Waiting for the Keurig to squeeze out my fifth cup of coffee yesterday, my eyes wandered to the stack of books next to the powdered creamer. My heart fluttered a little when I saw there, perched on top, a copy of Strunk and White’s The Elements of Style. (I realize, of course, that only super-nerds like me get emotional over a book about writing, but seriously, this book is worth it.)
Strunk and White taught me how to write, to really write, and writing is the intellect’s most powerful tool — great ideas are useless if you can’t articulate them effectively.
Back when I was an undergrad at the University of Denver, there were no “First Year Composition” courses such as the English 103/104 sequence here at Northern. Instead, we had English 101, a survey of the great works of literature. We read the classics and, with the help of Strunk and White, we learned how to write our analyses clearly, concisely, and effectively.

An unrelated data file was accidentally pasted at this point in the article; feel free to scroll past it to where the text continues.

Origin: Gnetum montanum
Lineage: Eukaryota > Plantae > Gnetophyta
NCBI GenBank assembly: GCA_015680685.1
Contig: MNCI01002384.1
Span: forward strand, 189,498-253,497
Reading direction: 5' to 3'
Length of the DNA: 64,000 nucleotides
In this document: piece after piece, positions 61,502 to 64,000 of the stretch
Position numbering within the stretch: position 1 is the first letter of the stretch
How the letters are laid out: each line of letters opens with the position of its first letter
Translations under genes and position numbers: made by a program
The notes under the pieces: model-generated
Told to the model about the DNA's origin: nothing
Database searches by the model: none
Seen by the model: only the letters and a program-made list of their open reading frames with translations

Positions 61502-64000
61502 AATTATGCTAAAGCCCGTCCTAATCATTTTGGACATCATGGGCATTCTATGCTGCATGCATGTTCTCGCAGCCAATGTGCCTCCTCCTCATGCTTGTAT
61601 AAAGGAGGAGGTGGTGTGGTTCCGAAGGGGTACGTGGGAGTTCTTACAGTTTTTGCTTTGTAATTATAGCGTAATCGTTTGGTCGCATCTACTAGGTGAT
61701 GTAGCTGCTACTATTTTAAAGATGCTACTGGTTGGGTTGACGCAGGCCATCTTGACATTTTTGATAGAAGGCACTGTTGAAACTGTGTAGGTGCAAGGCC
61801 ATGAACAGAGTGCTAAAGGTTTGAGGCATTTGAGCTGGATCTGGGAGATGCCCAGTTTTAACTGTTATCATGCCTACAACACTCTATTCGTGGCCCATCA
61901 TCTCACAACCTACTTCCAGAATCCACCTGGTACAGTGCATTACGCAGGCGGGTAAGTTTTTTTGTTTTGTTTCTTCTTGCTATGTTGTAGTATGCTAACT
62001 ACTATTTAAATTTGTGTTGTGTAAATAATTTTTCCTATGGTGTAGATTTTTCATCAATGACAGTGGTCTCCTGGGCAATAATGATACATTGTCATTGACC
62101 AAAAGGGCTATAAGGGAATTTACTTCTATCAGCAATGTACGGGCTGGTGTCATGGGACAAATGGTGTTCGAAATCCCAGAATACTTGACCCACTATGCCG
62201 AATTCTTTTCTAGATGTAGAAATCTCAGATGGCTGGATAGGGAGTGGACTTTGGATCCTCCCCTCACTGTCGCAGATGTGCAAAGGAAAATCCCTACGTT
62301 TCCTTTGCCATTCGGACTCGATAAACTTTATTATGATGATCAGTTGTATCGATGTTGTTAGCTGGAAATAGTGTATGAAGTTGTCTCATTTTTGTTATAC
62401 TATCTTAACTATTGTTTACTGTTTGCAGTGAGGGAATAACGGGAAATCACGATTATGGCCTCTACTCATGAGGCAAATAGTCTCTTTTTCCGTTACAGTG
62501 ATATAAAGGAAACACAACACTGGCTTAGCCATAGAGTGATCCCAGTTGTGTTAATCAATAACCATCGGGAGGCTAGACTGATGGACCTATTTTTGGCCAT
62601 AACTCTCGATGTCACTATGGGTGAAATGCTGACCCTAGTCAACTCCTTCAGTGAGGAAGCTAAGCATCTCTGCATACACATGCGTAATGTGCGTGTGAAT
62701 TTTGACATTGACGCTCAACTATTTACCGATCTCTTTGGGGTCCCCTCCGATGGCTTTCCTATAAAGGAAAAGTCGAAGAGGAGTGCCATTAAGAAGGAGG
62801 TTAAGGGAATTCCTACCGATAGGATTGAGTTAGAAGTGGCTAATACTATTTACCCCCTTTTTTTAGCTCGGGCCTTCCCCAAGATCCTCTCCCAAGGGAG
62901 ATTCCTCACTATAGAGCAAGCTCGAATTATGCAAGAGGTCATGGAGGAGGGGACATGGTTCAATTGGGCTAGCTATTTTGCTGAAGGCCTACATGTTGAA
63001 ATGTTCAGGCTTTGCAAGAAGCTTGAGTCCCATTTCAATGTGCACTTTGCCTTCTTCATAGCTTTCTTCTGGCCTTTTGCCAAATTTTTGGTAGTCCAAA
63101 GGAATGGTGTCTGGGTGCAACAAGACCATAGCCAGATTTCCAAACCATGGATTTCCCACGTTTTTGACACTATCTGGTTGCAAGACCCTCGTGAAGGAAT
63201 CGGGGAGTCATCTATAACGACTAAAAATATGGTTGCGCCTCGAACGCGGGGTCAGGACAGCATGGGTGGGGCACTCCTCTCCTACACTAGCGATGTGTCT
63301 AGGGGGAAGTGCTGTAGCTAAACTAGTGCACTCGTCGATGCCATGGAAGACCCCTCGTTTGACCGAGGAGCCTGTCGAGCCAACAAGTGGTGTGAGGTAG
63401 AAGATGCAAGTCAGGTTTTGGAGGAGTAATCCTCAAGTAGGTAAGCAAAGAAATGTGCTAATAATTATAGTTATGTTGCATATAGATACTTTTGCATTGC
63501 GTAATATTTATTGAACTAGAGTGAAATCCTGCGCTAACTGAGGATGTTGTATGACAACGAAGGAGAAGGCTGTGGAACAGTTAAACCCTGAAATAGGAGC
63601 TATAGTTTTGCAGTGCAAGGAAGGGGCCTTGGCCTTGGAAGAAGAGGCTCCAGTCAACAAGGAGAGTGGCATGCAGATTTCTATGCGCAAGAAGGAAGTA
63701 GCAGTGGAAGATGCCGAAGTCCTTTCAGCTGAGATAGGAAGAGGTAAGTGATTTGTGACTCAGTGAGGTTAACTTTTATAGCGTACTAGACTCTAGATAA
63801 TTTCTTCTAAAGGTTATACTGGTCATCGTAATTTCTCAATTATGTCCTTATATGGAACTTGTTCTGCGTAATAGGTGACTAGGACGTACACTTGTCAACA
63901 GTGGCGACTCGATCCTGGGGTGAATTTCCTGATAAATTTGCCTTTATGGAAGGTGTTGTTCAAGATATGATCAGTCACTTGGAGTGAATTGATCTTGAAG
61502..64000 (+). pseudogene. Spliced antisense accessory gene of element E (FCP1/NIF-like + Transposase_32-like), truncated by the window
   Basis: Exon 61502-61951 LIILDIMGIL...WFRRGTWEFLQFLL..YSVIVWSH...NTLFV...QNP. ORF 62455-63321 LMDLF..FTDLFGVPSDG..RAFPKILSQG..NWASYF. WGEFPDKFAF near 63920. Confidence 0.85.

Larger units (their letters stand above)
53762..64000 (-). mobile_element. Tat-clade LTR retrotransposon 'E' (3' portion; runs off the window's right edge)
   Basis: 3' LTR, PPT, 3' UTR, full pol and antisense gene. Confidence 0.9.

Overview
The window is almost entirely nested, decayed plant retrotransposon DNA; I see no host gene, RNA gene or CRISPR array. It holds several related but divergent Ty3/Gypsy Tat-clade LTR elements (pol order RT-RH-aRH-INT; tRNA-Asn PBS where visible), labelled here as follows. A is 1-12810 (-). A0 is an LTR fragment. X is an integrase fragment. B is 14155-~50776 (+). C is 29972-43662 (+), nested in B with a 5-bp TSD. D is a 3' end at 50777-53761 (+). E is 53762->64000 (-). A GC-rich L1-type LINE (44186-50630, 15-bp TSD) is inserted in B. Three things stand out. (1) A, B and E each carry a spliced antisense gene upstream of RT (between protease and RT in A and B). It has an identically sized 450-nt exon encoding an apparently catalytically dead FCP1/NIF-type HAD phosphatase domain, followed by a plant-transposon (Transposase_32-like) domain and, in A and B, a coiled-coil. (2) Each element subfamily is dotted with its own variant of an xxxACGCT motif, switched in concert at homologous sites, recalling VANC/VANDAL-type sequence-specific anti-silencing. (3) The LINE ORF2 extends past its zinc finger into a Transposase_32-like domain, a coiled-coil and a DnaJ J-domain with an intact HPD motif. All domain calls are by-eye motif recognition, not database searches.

Every week, we read a section of the little book, its rules that seemed so simple and obvious, and created our own sentences to illustrate the lesson. At the time, I despised this exercise. I considered it simplistic, boring, worthless busywork akin to elementary school grammar sheets. But what I didn’t realize is that the book’s simplicity, its clear explanation of otherwise confusing rules, is what makes it so effective. I absorbed every last rule without even realizing it.
After re-reading my old friend yesterday and seeing again its significant influence on my own writing, I’ve decided to share the experience with you. My next several posts will highlight rules explained by Strunk and White. I hope you will take the time to read them and create a few sentences of your own.